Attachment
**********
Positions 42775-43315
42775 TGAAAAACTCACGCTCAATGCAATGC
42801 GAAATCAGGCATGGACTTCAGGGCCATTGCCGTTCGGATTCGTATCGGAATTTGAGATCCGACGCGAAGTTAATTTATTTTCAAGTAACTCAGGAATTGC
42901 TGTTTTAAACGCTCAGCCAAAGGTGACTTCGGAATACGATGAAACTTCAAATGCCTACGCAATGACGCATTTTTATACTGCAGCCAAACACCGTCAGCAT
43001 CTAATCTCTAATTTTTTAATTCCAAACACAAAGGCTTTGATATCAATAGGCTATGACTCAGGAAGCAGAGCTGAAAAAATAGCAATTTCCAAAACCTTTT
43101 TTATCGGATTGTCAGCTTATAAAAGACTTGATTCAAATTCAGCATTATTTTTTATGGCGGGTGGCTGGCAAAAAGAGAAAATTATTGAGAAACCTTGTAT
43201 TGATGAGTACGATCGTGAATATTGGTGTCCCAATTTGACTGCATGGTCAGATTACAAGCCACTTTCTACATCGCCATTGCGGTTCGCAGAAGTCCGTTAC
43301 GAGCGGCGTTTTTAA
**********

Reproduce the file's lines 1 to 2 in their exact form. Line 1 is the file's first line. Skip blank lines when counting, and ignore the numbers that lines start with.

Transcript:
Positions 42775-43315
42775 TGAAAAACTCACGCTCAATGCAATGC